Among tech vendors, it's clearly not in the best interests of the giants to slaughter their cash cows and blow up their business models in favor of lighter and cheaper alternatives. Where they've forwarded their own big ideas like "unified computing" and "software plus services," it's been to extend their positions rather than establish wholly new ones.Former Cisco exec Jayshree Ullal, CEO of 10-Gig Ethernet startup Arista Networks, says big tech vendors are "trapped into incrementalism." Although Cisco spends $5 billion a year on R&D, it has relied on scores of acquisitions as its main innovation engine. Building a $100 million business from scratch doesn't make much of a difference at a $40 billion-plus company. EMC set out years ago to remake itself as a software company, snapping up top-tier developers like Documentum and VMware. Even so, most of EMC's revenue still comes from storage iron.
But just because a company is big and acquisitive doesn't mean it doesn't innovate. VMware continues to thrive as an innovation leader under EMC. Cisco has crafted an end-to-end network architecture greater than the sum of its parts. IBM has reinvented itself as a services and software company. Slower to change are the likes of Microsoft, Oracle, and SAP, but despite their girth and proprietary interests, don't underestimate their ability to build great products and refine their licensing models, as SAP and Oracle recently did on maintenance.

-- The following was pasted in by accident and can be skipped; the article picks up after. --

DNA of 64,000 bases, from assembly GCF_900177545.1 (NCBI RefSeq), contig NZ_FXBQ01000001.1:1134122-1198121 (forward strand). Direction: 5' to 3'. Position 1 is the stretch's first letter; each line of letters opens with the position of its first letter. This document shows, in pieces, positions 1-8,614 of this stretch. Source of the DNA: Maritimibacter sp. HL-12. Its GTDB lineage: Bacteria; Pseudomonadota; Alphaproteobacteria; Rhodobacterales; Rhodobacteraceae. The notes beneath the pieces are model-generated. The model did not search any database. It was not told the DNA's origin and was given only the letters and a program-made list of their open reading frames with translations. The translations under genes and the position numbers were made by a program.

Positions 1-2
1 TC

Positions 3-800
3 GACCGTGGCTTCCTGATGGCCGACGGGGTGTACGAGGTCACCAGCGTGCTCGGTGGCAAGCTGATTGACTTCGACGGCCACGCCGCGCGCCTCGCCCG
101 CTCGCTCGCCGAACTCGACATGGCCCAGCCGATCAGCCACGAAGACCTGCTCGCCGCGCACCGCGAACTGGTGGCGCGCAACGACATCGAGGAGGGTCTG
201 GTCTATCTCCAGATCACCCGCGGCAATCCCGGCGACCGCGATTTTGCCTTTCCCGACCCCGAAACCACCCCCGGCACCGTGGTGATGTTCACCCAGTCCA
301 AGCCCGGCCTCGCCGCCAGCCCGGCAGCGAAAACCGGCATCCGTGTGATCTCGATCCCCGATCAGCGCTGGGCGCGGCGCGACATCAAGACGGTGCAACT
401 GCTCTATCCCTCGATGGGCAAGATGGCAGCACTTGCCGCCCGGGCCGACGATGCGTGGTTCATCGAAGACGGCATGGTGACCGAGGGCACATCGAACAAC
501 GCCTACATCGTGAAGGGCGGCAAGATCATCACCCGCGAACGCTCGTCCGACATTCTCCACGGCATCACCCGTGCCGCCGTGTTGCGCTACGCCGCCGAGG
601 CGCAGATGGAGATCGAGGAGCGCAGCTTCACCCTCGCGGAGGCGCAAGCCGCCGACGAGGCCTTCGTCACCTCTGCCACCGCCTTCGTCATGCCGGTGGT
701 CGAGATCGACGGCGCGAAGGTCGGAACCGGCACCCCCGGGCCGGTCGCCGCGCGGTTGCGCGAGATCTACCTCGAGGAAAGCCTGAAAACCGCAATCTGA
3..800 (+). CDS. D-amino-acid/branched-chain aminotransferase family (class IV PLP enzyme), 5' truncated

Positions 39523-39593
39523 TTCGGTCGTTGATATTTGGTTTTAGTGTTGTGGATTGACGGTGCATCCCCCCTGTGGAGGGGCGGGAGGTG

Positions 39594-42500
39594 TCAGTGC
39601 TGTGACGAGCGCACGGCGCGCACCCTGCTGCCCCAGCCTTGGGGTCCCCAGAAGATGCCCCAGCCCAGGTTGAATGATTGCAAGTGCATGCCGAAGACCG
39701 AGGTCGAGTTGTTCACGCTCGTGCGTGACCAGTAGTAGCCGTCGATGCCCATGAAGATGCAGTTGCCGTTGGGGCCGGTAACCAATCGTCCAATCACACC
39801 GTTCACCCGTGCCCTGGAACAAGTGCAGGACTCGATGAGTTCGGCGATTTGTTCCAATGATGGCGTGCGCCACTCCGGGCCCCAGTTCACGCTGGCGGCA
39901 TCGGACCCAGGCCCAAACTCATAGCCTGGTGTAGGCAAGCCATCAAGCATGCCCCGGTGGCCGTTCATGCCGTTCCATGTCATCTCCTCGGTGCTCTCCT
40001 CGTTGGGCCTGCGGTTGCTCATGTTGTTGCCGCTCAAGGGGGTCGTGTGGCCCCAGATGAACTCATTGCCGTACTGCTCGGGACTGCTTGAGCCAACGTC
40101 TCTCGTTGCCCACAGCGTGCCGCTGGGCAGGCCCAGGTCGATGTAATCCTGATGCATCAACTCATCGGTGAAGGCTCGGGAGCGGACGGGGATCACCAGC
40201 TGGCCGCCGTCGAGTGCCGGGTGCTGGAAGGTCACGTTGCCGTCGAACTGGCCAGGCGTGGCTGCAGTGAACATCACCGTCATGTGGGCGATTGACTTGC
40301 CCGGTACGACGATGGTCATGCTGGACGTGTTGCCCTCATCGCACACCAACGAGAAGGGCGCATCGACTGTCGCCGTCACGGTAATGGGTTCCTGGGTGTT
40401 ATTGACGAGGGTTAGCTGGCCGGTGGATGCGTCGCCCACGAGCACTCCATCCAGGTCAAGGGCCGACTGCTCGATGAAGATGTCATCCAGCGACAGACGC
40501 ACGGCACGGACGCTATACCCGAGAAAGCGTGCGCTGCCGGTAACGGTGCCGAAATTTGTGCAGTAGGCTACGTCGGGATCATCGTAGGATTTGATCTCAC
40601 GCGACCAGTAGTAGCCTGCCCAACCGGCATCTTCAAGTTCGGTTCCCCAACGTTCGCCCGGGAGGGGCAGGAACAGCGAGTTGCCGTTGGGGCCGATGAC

Still, Forrester Research CEO George Colony worries about the dearth of tech IPOs--a dozen or so in the past year when, he says, the market needs hundreds to spark true innovation. Google and Salesforce.com, arguably the two companies doing the most to keep entrenched players on their toes, are capitalized enough to be a competitive threat because of their IPOs five years ago. Which emerging vendors will be in a position to shake up the industry five years from now?
But even if the endgame for most tech startups is to be acquired, that doesn't mean those companies aren't forcing the industry in new directions. In cloud computing, for instance, scores of privately held startups are pushing the envelope, even if most won't sniff a public listing for some time.
Similarly, on the customer side, tech innovation doesn't have to be audacious to be effective. A dedicated labs team at FedEx develops technology whose returns might not pan out for years, but more important, says CIO Rob Carter, is the culture of innovation that pervades the company's IT organization. FedEx Mobile on the iPhone wasn't conceived in a lab but was developed by the mainstream pros who build the company's Web services-based shipping apps. If that's "incremental innovation," so be it.
Hewlett-Packard CIO Randy Mott puts a lie to the IT truism that cost cutting and transformative innovation are mutually exclusive. In three years, Mott's team has built, consolidated, and automated data centers; transferred work in-house from contractors; standardized on only a quarter of its apps; and built one central data warehouse--all while cutting spending in half. If you think that's just housekeeping and not true innovation, try doing it yourself.
IT innovation is dead; long live innovation.
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